Updated: Aug 9, 2021
I found out my grandmother on my dad’s side passed away on Friday. My initial reaction was blank. Then I got upset and started crying at work and left early. Then I got angry. I didn’t think I would have these emotions and reactions at all.
My dad passed away in 2003–I haven’t spoken too nor seen my grandparents or uncle since the day of my dad’s funeral. All families have their skeletons, right?
I had the same reaction to my grandmother passing as I did to my uncle passing away in 2013. I remember sitting at my desk as a summer intern, scrolling through Facebook during my lunch break, and finding the announcement from my aunts status. We wouldn’t have known about my grandmother this time unless my great uncle called my mom.
One would think that death would bring families together, but unfortunately not in our case. My grandfathers initial reaction, to let his only living grandchildren to pass our family name, was “I don’t care if you tell them.”
I would like to give my respects to my grandmother, though no service will occur and the burial will be of the convenience of the family. No more information was given to us aside from an article of the obituary we found ourselves online.
I cried because I will never have a relationship with my grandmother. Was that my fault? Should I have done more in the past to reconnect? Would we even have a good relationship? That’s hard to say. She was an alcoholic and so is my grandfather.
There comes a point where you have to realize that not everyone wants you in their life—even family. And that’s okay.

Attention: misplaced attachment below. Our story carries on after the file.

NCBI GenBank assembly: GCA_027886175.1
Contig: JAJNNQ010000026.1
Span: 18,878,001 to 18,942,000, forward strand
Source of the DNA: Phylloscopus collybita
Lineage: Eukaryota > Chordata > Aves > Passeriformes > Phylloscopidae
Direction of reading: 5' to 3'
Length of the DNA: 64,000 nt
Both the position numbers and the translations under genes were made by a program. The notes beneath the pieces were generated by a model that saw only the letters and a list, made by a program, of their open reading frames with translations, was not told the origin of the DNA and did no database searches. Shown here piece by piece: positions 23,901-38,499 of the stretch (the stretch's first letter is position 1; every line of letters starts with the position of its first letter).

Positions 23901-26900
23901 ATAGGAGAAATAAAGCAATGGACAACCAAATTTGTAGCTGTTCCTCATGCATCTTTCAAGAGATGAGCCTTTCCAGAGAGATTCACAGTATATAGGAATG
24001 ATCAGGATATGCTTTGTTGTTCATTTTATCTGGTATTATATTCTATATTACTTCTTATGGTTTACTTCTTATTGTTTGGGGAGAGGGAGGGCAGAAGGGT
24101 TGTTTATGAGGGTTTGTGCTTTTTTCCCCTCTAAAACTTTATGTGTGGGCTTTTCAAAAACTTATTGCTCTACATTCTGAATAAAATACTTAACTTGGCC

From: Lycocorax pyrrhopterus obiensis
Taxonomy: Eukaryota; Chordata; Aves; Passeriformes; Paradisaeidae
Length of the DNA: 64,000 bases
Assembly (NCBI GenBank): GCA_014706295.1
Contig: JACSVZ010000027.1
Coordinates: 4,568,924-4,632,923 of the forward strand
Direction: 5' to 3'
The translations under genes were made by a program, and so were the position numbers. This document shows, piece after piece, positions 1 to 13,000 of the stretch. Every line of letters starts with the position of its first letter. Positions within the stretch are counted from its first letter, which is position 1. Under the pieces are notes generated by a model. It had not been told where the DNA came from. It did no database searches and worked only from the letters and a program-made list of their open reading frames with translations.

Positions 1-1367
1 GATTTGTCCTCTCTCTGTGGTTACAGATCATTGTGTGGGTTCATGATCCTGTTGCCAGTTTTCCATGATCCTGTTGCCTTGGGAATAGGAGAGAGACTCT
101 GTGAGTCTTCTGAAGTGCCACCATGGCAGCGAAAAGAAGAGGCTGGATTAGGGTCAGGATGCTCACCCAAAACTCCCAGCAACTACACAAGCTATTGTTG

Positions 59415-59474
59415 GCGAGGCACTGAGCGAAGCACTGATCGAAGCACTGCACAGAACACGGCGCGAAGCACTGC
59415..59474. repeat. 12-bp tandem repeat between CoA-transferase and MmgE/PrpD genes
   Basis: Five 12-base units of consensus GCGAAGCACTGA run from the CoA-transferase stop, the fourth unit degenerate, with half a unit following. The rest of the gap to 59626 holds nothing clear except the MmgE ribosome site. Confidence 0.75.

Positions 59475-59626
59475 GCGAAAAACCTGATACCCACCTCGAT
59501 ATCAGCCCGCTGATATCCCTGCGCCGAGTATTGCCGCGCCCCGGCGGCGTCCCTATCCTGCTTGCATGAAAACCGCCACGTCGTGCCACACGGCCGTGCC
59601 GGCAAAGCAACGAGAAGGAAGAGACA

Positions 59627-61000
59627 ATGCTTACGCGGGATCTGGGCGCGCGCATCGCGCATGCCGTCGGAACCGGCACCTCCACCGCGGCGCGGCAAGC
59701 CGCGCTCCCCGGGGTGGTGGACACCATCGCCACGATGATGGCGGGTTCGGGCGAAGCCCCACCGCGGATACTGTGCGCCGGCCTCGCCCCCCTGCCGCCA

I mentioned alcoholism runs on my dad’s side of the family. I wonder if this was recognized and ignored. Or maybe it wasn’t recognized at all. I wonder if all the deaths could have been prevented. In fact, most deaths probably could have: diabetes related, alcoholism, overdose, etc.
Alcoholism is a disease and its genetic. It changes your state of mind. Your brain only wants alcohol in its body and it clouds your judgement. You have to absolutely hit rock bottom in order to understand you have a problem in the first place. People mention it but you deny it. You only want to be around other people who drink and who have the same mindset you do. You chose alcohol every time over every thing.
I was angry because this disease has overtaken myself and my family. It’s in my blood and the gene will pass to my children. It’s the cause of marital problems. It’s the cause of family tension. It’s the cause of deaths. When will my family realize this and stop it? Why don’t we talk about this more?
I blanked because I was processing what happened. I had a feeling someone in the family died but the question was, who was next and would this change anything in my family or will it remain the same?
Anonymous couldn’t have said it better:
“The sadness that has surrounded this family for generations. It’s the issue of alcoholism and obviously mental health. It’s a family that has lived emotionally detached from each other and the world.
It’s unwilling to want or ask for help and change their own well being and the well being of the family unit.
It’s the choices that each one of them made that brought all of this together.
We are outsiders looking in but we are also the ones that have suffered but have made the necessary changes to be better and do better because we value the family that we are.”
Does alcoholism run in your family? Was it realized?
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